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August 14, 2007

The Building Blocks of Google Browser

Google doesn't intend to develop a browser: they'll just integrate the most important features of a browser in Google Toolbar, which is already available for Internet Explorer and Firefox. Instead of marketing a new browser, Google only has to make deals with hardware and software companies like Dell, Sun, Adobe and bundle its small plug-in. While Google Toolbar's most important role is to make it easier to search using Google and to increase user's loyalty, it's also a simple way to promote new products and to facilitate the transition to storing data online.

Bookmarks - if you store your bookmarks online, they're fully searchable and available from any computer connected to the Internet. That's the idea behind Google Bookmarks.

History - your browser keeps the pages you visit for a small number of days and you can only search their titles. Google Web History stores all your Google searches and all the pages you visit from any computer. You get personalized search results, recommendations and a searchable database of your online activity.

Address bar - you no longer have to remember URLs. Browse by Name lets you enter the name of a company, an organization, a product or a service and go straight to its homepage. If the query is not navigational (there's no perfect answer), Google will send you to the search results page. Some people say this is an even better idea than AOL keywords.

Cookies, passwords - in addition to sessions, bookmarks and local history. This isn't yet a Google Toolbar feature, but Google Browser Sync could be integrated in the next versions. Google Browser Sync is a Firefox extension that synchronizes your browser settings across your computers and makes the transition between two computers seamless.

Opening files - if you have Microsoft Office, Adobe Reader, you can read documents from your browser. Google Toolbar for Firefox has a feature that lets you open documents and spreadsheets in Google Docs.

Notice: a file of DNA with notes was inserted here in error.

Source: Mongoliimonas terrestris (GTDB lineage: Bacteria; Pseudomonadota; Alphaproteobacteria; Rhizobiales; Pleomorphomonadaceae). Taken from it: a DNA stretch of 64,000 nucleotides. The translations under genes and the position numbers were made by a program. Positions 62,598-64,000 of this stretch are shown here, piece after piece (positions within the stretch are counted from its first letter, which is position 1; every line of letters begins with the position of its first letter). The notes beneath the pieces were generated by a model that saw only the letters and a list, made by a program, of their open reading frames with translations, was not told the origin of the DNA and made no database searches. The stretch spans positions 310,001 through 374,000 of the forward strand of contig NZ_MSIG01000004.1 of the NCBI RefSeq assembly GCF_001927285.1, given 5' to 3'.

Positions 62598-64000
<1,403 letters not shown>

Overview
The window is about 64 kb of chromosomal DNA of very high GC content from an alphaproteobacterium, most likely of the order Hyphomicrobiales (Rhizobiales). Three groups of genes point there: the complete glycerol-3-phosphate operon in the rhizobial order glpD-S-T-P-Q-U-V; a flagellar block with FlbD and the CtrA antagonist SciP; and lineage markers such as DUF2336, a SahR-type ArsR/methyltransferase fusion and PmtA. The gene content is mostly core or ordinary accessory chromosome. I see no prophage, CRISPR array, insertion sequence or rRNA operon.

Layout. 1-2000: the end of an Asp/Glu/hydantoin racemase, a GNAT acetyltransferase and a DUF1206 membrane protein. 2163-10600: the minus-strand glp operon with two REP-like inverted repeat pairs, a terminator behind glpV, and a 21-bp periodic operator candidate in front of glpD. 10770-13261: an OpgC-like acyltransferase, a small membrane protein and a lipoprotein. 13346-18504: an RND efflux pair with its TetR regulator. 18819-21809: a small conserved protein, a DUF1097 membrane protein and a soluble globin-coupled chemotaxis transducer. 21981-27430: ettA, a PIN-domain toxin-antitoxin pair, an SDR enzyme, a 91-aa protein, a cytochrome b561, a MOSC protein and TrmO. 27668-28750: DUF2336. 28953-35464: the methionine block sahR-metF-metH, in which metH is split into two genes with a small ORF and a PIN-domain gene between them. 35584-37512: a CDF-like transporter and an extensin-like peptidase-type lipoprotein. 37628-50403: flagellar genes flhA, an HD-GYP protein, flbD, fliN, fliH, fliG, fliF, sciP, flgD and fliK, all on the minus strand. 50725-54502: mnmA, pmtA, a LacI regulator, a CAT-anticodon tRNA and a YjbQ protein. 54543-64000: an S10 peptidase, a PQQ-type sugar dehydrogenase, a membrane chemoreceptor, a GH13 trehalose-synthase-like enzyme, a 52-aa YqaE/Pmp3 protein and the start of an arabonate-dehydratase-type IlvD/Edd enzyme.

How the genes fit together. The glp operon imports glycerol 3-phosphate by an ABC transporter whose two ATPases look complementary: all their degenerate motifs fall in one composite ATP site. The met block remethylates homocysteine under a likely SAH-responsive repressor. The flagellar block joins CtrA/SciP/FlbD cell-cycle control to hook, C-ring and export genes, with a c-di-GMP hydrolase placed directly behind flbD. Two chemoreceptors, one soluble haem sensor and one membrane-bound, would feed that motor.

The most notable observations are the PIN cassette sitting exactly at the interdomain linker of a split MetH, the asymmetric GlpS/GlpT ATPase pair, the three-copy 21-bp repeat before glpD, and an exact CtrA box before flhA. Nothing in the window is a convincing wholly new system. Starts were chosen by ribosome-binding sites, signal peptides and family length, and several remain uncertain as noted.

Any browser could be a Google Browser if you would just log in to your Google Account and all your settings would follow you: your bookmarks, the most recent visited pages, the passwords for all the other accounts, your plug-ins and their settings. And as more and more web applications become decent replacements for software, Google Browser slowly morphs into a web desktop - let's call it Google Operating System.


  1. Google's use of install-required toolbars to accomplish web tasks seems backwards to me. With so many Google web apps, requiring a user to download a file and either install it to their computer or to their browser does not seem like a very web 2.0 solution. I would like to see a web-based Google toolbar that stores all the same data as the current toolbar and browser sync -- but can be accessed from any computer. With so many users that access multiple computers (for which they do not have install and other priveleges) in the course of a given week -- it would be a huge convenience to make it web-based. It could be built on the same browser-within-a-browser framework as Palary or Snoopy -- with the added Google functionality. Am I the only one looking for such a thing?

  2. While yes I do have the Google Toolbar installed on Firefox on my linux laptop, and I have it installed on Firefox on my windows laptop at work. However I find that most of the features I use with Google is on my iGoogle page. Bookmarks, Email, Groups, Feeds, Calendar. I log into a iGoogle page anywhere and there is all my stuff. So while the toolbar is handy I rely more on my iGoogle page then the toolbar.


  3. No you are not. This is exactly what I think too. They should do it similar to how they implemented the web-based Google Notebooks popup on the Google Search Results page.

  4. One of the problems with Google's otherwise fine offerings is the impossibility of getting technical support. Google Bookmarks, for example, has a bug causing excessive CPU usage on some machines. But unlike most Firefox tools, reporting a bug to Google is like publishing a book of poetry. Silence is your only reward.

  5. WoW! So beautiful! You can post more details about the Google Bookmarks bug here and I'll see what I can do to send it to Google. Usually a good blog post is the best way to get support from Google.

  6. There are several reasons why Google might not want to build their own browser but I think you've nailed the most important one here - they don't need to. Their toolbar already gives them all the power they really need on the browser side of things.